Isn’t that what we are talking about on this podcast? Setting your goals and being specific. Picturing yourself already meeting your goals. Not forcing, but letting it happen through your thoughts as well as your actions and allowing life to guide you to where you want to be without doubt that this is where we will be. So now when your mind wanders, it is wandering with a purpose to help you to get to where you want to be.

I mentioned earlier that the things you see and hear has an influence on the way that your mind wonders? In some of the other episodes, we mentioned not talking about your goals to others. Which can be a bit difficult since you want to share your life with others. Especially good and positive things you are going through and pursuing. Why is this? because you don’t want your mind wandering about what a person says in response to what you want to do.  Here’s an example. I had made a decision once about how I wanted to invest. I made a list about what I wanted to do and why. Wrote everything out and went to following them. I mentioned it in a conversation to an acquaintance once and they gave me so many opinions on how it won’t work and that I should do xyz instead. They later tried to offer me books on my area of interest and I said I wasn’t interested since those books didn’t help them to succeed in it, why would I use them? Later they sent me negative jokes about how many people failed doing what I wanted to do. I thought to myself. My goodness, this is annoying! If I didn’t know any better I would think they didn’t want me to succeed at all. My mind didn’t wander on me failing, but it wandered on the annoyance and curiosity of how negative this person was by me simply saying what I wanted to do.  That lasted a couple days until I finally let it go and moved on so that I could remain focused. I decided after that not to talk about my endeavors or my life with them anymore.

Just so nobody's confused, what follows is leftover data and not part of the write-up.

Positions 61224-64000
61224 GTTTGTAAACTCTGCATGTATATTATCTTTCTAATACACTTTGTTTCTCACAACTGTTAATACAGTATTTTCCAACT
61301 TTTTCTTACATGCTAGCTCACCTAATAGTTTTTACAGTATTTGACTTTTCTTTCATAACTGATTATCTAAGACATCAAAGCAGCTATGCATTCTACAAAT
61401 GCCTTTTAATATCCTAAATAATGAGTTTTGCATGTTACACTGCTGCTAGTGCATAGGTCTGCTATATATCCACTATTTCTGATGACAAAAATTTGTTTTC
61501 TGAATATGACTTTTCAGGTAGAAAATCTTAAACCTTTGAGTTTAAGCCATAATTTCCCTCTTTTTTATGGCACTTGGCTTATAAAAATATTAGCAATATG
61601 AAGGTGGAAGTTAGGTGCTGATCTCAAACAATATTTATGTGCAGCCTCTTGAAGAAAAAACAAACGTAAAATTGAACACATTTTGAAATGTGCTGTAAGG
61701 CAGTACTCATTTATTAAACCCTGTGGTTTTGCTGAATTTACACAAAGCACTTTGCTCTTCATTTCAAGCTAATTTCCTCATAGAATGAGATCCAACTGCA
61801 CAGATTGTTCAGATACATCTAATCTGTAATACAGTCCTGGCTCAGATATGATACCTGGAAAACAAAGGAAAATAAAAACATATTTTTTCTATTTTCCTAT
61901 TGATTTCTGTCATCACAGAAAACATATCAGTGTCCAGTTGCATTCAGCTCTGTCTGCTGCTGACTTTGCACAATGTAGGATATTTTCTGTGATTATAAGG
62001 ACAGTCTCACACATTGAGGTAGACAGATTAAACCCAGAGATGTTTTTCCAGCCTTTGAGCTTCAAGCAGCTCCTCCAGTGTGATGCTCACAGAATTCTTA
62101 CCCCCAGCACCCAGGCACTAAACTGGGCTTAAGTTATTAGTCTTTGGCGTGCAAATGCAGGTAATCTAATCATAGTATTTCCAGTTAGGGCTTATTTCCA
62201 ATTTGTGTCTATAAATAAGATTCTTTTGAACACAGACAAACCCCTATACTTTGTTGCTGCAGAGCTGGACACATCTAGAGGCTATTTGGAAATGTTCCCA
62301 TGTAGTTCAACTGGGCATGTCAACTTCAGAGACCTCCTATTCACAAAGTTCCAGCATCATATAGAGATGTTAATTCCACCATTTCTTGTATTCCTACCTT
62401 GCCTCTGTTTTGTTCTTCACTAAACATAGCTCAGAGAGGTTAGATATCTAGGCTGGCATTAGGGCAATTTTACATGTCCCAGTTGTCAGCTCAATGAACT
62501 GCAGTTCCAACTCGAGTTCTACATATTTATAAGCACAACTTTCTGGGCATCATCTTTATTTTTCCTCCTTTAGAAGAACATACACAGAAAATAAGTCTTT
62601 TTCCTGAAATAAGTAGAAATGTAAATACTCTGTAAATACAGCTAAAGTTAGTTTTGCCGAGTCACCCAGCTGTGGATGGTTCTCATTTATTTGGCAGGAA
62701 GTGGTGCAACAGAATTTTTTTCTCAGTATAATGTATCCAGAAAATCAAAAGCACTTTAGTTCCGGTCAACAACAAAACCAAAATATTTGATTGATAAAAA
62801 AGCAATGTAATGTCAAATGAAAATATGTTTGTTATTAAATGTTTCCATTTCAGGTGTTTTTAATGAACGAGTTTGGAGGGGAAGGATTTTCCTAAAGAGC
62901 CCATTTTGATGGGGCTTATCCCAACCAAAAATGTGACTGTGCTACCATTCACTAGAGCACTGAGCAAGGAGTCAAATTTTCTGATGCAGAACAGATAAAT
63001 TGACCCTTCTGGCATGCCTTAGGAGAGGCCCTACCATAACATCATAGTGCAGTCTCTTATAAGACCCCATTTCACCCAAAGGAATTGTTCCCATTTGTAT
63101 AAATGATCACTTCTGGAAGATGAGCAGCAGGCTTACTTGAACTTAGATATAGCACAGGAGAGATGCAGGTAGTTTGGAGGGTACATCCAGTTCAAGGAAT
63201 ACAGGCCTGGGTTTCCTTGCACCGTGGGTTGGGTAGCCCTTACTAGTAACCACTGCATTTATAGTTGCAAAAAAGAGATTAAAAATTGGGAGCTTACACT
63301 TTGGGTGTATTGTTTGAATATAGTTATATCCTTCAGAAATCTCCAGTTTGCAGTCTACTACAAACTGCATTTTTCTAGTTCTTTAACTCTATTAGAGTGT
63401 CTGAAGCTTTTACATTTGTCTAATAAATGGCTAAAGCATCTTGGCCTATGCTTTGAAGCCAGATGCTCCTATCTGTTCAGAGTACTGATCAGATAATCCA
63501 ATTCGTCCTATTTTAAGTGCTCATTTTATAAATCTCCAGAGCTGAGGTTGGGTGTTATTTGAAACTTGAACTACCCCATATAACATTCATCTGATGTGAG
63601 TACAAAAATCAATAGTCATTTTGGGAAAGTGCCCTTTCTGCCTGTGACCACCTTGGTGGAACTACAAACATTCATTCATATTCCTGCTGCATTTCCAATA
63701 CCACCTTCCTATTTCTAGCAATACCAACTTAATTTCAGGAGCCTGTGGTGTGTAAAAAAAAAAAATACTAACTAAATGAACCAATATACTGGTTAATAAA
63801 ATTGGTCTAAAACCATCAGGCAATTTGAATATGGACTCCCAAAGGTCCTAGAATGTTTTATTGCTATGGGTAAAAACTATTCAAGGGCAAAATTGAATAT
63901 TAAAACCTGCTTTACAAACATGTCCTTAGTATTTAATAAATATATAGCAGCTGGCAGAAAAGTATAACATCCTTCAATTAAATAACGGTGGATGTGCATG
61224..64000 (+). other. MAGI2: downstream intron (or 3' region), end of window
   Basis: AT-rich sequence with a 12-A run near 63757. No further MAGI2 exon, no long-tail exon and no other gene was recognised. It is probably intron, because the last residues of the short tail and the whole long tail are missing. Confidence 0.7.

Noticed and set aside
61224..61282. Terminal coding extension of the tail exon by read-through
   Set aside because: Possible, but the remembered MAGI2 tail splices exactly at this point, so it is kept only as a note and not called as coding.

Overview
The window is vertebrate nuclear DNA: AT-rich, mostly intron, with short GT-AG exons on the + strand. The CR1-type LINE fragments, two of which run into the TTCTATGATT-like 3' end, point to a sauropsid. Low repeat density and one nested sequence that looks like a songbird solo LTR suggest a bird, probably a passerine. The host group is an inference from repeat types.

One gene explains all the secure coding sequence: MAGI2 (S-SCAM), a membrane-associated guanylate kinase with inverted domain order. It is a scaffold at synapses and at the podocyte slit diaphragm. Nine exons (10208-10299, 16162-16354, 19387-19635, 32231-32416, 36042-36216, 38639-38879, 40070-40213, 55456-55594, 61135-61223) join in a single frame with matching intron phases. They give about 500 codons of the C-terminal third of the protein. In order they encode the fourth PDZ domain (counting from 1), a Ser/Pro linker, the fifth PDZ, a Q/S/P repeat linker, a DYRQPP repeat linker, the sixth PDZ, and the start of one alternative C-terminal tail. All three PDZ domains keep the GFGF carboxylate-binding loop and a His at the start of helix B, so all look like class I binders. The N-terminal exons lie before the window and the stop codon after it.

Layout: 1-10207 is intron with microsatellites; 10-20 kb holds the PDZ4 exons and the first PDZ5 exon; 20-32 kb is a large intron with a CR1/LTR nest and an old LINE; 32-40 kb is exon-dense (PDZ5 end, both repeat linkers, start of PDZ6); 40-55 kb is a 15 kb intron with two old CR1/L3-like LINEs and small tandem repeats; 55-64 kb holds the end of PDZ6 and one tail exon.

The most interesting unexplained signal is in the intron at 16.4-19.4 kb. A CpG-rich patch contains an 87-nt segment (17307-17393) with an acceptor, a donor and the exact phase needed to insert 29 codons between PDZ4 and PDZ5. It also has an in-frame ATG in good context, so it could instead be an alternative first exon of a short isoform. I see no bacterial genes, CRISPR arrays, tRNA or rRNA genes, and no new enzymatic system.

I was going to spout a little about how the average person who makes their intentions public don’t succeed, but we are not the average person. We do not permit external influences to derail us from our path.  Our goals are not to be like the 90% of the population that Earl Nightengale talks about. We are the 10% that set our goals, remind ourselves constantly about what we want to achieve. We plan up to what we know and live as if we have achieved them. We stay positive, open to receiving, focused and do not allow people and things to negatively influence our minds to wander in a way that does not matter or help. We are in a different paradigm that encourages us to surround ourselves with people who are positive and successful at what we are trying to accomplish so that we can learn and grow from them. Then your mind will wander about how wonderfully successful they are and how successful you will be as well.

Gregoire, C. (2016) A Wandering Mind Isn’t Just A Distraction. It May Be Your Brain’s Default State. from<

Baer, D. (2013)  Wait, What’s That? The Science Behind Why Your Mind Keeps Wandering from

McDonald, H. (2016) The practical Benefits of Mind Wandering from